I’m still waiting for you to truly come back, Richard. Slap that goofy grin on an album cover. Let your cat loose on those tapes. Come up with an actual song title. Or do something new! But this holding pattern era of Aphex Twin music has been nothing but disappointing for me. His music videos remain incredible though, fascinating mixtures of computer symbology and corrupted reality. They are the proof that Aphex Twin could still operate on the level I’m looking for.
Aphex Twin has seemed surprisingly quiet these past few years, despite releasing at least one record to critical acclaim and scattering hundreds of songs in the Internet’s ether (read: SoundCloud). It’s strange to see such an iconic shit-eating grin retreat from the limelight and resort to the guerrilla marketing tactics of a musical Banksy.
But maybe that’s the most emblematic place for Aphex Twin circa 2018.
Certainly, if his latest release, the Collapse EP, says anything about 2018’s Aphex Twin, it’s that his sound is maybe just as novel as anonymous, dystopic street art.
At this point, Aphex Twin’s time as the headmaster of an entire school of electronic music seems to have passed. Collapse is a competent piece of ambient electronica, but it doesn’t seem anywhere near as vital as Richard D. James Album must have been when it dropped in the mid-1990s, when those breakbeat percussions and that snappy persona must’ve breathed like fresh air.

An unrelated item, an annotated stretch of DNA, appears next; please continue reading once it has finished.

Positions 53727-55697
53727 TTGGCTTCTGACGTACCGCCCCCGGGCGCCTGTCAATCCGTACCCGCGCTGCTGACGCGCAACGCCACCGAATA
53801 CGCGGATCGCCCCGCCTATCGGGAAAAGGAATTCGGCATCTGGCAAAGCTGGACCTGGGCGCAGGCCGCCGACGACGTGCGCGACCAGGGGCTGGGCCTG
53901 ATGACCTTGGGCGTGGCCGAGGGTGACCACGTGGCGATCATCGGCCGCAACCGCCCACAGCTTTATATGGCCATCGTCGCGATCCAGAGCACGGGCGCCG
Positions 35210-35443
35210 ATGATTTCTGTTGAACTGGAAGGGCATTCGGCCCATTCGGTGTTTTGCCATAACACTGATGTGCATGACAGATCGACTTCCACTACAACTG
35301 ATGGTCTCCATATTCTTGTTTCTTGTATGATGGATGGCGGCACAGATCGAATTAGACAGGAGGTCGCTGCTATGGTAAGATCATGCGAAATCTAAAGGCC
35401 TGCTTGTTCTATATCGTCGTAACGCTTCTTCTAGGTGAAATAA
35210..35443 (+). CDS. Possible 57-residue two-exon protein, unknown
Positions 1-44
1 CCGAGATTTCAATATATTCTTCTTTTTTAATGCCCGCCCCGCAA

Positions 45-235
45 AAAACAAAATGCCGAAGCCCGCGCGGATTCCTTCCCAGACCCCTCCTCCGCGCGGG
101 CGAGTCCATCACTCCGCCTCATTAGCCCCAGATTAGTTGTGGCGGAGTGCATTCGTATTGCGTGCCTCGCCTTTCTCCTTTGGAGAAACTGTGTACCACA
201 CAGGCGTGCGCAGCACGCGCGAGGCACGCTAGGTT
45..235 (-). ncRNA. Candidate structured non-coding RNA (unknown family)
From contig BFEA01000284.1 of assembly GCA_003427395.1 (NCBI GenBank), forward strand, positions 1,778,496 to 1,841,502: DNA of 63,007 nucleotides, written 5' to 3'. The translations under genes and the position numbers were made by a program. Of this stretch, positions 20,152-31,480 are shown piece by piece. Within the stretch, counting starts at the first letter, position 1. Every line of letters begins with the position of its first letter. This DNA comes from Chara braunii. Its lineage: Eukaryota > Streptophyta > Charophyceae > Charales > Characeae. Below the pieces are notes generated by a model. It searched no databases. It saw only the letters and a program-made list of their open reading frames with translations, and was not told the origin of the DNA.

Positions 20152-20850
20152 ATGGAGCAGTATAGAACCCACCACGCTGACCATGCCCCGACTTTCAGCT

That’s a little dismissive of Richard James, though. Since 2014’s Syro, he’s had the kind of resurgence that most artists dream of and likely won’t experience. Syro was a wide-reaching record that touched a lot of bases (read: basses – *Winks at camera*). It could be lofty and in a lot of ways felt like a cleanse for Richard James, but Syro was also one of the best electronic records that year, proving that Aphex Twin was a man of many faces (read: smiles) and was a man who understood how to be comfortable in all of those faces.
Collapse, as an EP, is understandably more condensed than Syro. While it has a token dynamism – I almost want to dare someone to try and find two ten second snippets of Collapse that perfectly align – Collapse feels far more singular. It’s dystopic in tone, with minor-range synthesizers providing some narrative and melodic heft to Aphex Twin’s usual percussion, and while the occasional vocal bleeds through the ether, there’s a fairly steady tone to most of Collapse.
Steadiness, in Collapse’s case, is obviously relative, however. “Steadiness” for Aphex Twin is probably best viewed as the average of two poles.
Any single track on Collapse swings listeners from one side to another as James plays off of all his normal fantasies.
There are the quiet moments – the lead in for “MT1 t29r2,” a church hymn also in “MT1 t29r2,” the JRPG post-apocalyptic hellscape of “pthex” – and each one of those moments neatly segue into a traditional Aphex Twin-ian percussive array.
The Aphex Twin of 2018 does feel more artificial, though. Richard D. James Album played off of the same dynamism of Collapse but added a childish flare that honestly feels absent in Collapse. RDJ, through the addition of strings in, say, “Girl/Boy Song” and actual children in “To Cure a Weakling Child,” felt playful. Collapse, meanwhile, stays those impulses for something more anonymous and mature.
Maturity isn’t a bad word for Aphex Twin, but Collapse underscores what was maybe lost in maturation: joy, levity and a shit-eating grin. His music is as clever and anonymous as a logo etched into a metro wall.